Sunday, September 26, 2010
Home Grown...By Someone Else
I grew up in a land of hot, hot summers with an avid gardener. I took it for granted that whatever you put in the ground grew. Not just grew, but grew with a wild abandon. Tomato plants flourished and in the spot where last year's tomatoes had grown, volunteers cheerfully sprouted and bore fruit. Peas clambered toward the sky, shyly hiding their pods behind fans of greenery. Squash and melon vines snaked their way around the garden, flowered, and threatened to take over the rest of the growing space with their enormous leaves.
It took me many years of attempted gardening in the temperate Northwest to figure out that I did not have the same recipe for gardening that my father did. Even if I bought the best seeds, amended the soil with rich compost loam, transplanted indoor-started seedlings after the last danger of frost, and weeded industriously, I had no guarantees that my efforts would yield anything other than slug fodder. The fickle nature of the weather meant that a spring that started with hardy starts and high hopes would most likely end under grey, drizzly cloud cover with sadly stunted, yellowing vines and no produce to harvest. Oh, and I have a brown thumb, so any starts to come into my house are pretty much doomed.
This year my gardening efforts culminated in a single tomato. Yes, just one. And it was a cherry tomato at that. Above is a picture of my son holding our amazing harvest.
I've finally resigned myself to the fact that I'm a terrible gardener and attempt only tomatoes in containers and herbs in the ground, because herbs are basically good-tasting weeds and weeds are all that I'm really good at growing.
Oddly, even though I can't grow them myself, I resent having to pay money for produce that I know my parents are desperately trying to give away. It's not worth the 17 hour drive to go get a bag of free zucchinis, but I still feel ornery forking over cash for them at the market.
When I saw this recipe, though, I know it was worth it to pay cash for the squash. My zucchini-hating family gobbled it up and looked forlorn when the pan was empty. If you find an end of the season monster lurking in your yard, you definitely need to make this cake. And if you have to actually buy zucchini, it's still worth it. It's moist, delicious, plus it has the bonus of sneaking some veggies into your dessert course.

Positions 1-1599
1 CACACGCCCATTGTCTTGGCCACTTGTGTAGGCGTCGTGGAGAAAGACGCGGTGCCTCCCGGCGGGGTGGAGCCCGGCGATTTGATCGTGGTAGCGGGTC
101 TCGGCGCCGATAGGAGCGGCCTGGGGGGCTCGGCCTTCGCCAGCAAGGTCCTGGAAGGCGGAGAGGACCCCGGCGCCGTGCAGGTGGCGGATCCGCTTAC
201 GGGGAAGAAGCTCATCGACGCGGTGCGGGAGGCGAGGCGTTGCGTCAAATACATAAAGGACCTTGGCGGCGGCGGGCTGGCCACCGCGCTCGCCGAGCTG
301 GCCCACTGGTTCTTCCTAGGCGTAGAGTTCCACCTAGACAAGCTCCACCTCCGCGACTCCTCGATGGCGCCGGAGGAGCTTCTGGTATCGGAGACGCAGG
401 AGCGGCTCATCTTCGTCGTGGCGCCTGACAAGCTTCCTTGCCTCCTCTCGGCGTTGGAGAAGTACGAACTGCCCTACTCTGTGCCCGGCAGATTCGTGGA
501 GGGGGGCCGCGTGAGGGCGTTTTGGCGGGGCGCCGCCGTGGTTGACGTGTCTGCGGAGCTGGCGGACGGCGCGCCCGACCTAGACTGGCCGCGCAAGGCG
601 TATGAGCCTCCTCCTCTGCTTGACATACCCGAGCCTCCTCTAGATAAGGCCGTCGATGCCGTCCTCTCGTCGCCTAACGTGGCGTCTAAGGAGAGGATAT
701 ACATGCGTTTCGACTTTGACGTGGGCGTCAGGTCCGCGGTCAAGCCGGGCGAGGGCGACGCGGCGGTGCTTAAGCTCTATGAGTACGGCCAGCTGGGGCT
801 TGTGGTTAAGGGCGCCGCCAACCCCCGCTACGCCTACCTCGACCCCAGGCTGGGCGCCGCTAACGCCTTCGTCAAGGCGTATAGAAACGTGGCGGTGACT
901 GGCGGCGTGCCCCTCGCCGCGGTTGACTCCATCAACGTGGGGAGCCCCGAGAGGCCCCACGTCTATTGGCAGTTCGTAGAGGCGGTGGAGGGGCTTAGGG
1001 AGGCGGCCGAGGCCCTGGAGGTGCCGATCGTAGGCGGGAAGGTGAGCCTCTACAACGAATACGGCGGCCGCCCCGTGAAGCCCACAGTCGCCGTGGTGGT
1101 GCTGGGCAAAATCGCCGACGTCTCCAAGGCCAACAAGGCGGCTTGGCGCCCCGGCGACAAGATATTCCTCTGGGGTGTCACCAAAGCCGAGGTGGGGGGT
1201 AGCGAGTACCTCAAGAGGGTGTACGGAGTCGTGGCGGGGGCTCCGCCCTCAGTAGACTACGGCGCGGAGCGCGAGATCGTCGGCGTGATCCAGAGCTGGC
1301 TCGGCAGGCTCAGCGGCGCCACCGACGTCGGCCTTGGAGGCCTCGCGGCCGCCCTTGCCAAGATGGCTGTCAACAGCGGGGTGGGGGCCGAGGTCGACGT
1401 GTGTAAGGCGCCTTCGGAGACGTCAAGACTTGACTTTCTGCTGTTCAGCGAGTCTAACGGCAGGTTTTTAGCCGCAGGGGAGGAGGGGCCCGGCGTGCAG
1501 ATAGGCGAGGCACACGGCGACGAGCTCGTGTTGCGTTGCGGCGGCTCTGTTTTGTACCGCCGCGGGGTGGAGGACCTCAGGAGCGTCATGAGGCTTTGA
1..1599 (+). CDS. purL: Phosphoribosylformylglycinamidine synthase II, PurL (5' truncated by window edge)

Note: I had an end of season bag of cherries in my refrigerator, so I halved them and added them to the cake. They are entirely optional, but really take the cake over the top
Chocolate Cherry Zucchini Cake
- adapted from homespun living
2 cups sugar
1/2 cup vegetable oil
1/2 cup plain yogurt
1 cup white whole wheat flour
1-1/2 cups all-purpose flour
1/4 cup cocoa
1 tsp baking soda
1/4 tsp baking powder
1/4 tsp salt
1/2 cup milk
2 cups shredded zucchini
3/4 cup pitted, halved sweet cherries (optional, but very good)
1 Tbsp vanilla
1- Preheat oven to 350 deg. Grease a 15 x 10 x 1-inch pan (jellyroll pan).
2- In a mixing bowl combine the sugar, oil, and yogurt. Add the eggs one at a time, beating well after each addition.
3- In a medium bowl, measure the dry ingredients, whisking to combine.
4- Add the dry ingredients in 4 additions, alternating with the milk in 3 additions. Stir in the zucchini, cherries and vanilla. Spread in prepared pan.
5- Bake 30 minutes. Allow to cool on a wire rack. When cake is at room temperature, frost.
Quick Chocolate Frosting
1-1/3 cups sugar
6 Tbsp milk
6 Tbsp butter
1 cup semi-sweet chocolate chips
1- In a medium saucepan heat sugar, milk, and butter to boiling. Boil 30 seconds.
2- Remove from heat and add chocolate chips, stirring until the chips are melted. Spread over the cooled cake.